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December 07, 2018

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Interesting.
One can find nuance in the most unlikely places:
https://www.washingtonpost.com/nation/2018/12/08/ammon-bundy-spoke-kindly-about-migrant-caravan-backlash-has-him-rethinking-his-supporters/

What struck me after Bush died was the number of commercially published articles, blog posts and comments, and social-media posts and comments reminding everyone not to forget all the bad stuff Bush did when he was president. Each one written as though it was the lone voice reminding everyone of these things while everyone else was whitewashing his legacy.

One that stands out in particular was (at least partly) titled "Is History Being Too Kind to Bush?" This was 2 days after he died, when you should expect the sort of hagiography that goes with eulogizing the recently departed - not the sort of thing I would refer to as "history."

It doesn't particularly bother me that people were criticizing Bush, and I didn't dispute any of the facts presented, but I thought there was an obvious lack of perspective on display.

What struck me after Bush died was the number of commercially published articles, blog posts and comments, and social-media posts and comments reminding everyone not to forget all the bad stuff Bush did when he was president.

I took those to be reflections of the urge to demonize one's political opponents, root and branch. After all, Bush was a Republican who pushed things like the Clean Air Act, the Americans With Disabilities Act, the 1991 Civil Rights Act -- in short, things that Democrats support and utterly unlike Trump. And in a (political) world where everything is strictly black or white, either totally good or utterly evil, such a thing is anathema.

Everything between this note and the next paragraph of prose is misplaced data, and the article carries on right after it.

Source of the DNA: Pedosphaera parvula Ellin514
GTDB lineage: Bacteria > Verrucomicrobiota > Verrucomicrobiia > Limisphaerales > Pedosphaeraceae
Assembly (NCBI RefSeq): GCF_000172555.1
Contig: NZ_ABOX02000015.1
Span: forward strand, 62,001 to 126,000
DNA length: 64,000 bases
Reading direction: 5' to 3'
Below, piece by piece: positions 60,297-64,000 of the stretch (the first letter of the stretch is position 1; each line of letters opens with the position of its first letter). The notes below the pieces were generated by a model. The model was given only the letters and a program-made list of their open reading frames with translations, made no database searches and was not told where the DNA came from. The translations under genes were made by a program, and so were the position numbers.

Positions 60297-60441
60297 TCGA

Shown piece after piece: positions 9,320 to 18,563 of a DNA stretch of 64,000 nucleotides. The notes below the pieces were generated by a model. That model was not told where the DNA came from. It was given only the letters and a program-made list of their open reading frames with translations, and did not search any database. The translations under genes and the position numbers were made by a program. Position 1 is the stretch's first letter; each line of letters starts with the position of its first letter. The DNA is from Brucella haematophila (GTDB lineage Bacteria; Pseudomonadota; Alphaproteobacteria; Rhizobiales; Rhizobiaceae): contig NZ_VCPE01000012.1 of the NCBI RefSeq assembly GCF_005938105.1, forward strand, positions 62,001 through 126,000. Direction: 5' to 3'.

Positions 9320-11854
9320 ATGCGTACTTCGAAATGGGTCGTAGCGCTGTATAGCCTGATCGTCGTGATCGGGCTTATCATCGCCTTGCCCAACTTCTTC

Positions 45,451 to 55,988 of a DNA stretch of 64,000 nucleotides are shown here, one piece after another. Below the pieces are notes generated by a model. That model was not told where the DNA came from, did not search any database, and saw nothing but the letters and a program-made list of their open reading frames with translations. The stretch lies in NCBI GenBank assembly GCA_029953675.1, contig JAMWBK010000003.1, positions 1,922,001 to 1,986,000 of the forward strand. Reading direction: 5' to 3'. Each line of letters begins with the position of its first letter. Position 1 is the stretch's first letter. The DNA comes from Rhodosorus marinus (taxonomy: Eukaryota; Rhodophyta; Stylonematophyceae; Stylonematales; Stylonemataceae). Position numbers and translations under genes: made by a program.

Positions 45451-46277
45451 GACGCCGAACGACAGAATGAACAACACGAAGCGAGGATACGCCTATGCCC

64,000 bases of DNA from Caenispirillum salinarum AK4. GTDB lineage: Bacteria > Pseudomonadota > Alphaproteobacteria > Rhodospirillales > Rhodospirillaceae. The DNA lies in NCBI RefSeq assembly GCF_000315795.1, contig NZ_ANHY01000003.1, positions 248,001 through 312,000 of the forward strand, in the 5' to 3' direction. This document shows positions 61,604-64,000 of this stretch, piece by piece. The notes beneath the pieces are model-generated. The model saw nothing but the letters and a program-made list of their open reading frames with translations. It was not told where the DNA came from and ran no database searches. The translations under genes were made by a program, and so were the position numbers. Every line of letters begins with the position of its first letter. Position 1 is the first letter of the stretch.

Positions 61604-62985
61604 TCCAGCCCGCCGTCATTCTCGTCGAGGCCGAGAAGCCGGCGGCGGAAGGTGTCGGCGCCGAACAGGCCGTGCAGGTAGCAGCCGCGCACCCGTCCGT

Another fox for the pile.

Regarding GHW Bush, he did some good things, he did some bad things. Some folks take the occasion of his death to throw rocks at him, others take the occasion of his death to make him out to be a saint.

I have no strong opinion about the man either way.

Bush seemed to me, as a liberal, to be about as good as one can expect from a conservative president. He did conservative things? Duh. He did things that were typical of conservatives of his day? Wow.

Some of these “Bush was actually super terrible and we should hate him” takes just seem gratuitous and needlessly bitter. He was a Republican, liberals are naturally going to think he made a lot of bad decisions. But I can’t help but think people who can summon so much bile for GHWB probably have too much bile to begin with.

I didn't come across very many "Bush was actually super-terrible" articles.

Heck, the liberal media can even find halfway nice things to say about Ted Cruz on occasion...
https://slate.com/human-interest/2018/12/ted-cruz-beard-is-good.html

I think Loomis at LGM did at least four of them.

Most of my mass media exposure is CNN and MSNBC because that's what my client watches. I also read Wapo.

What I saw was nostalgia for a time when "conservative" didn't mean "Stupid, mean, morally and ethically bankrupt, self-righteous and intellectually dishonest hypocrite".

Of course no one came right out and said that, so it could just be my interpretation.

I'd say the elder Bush was not a pure ideologue and not in it primarily to personally profit from it. That is far more than can be said about most big profile GOPsters these days.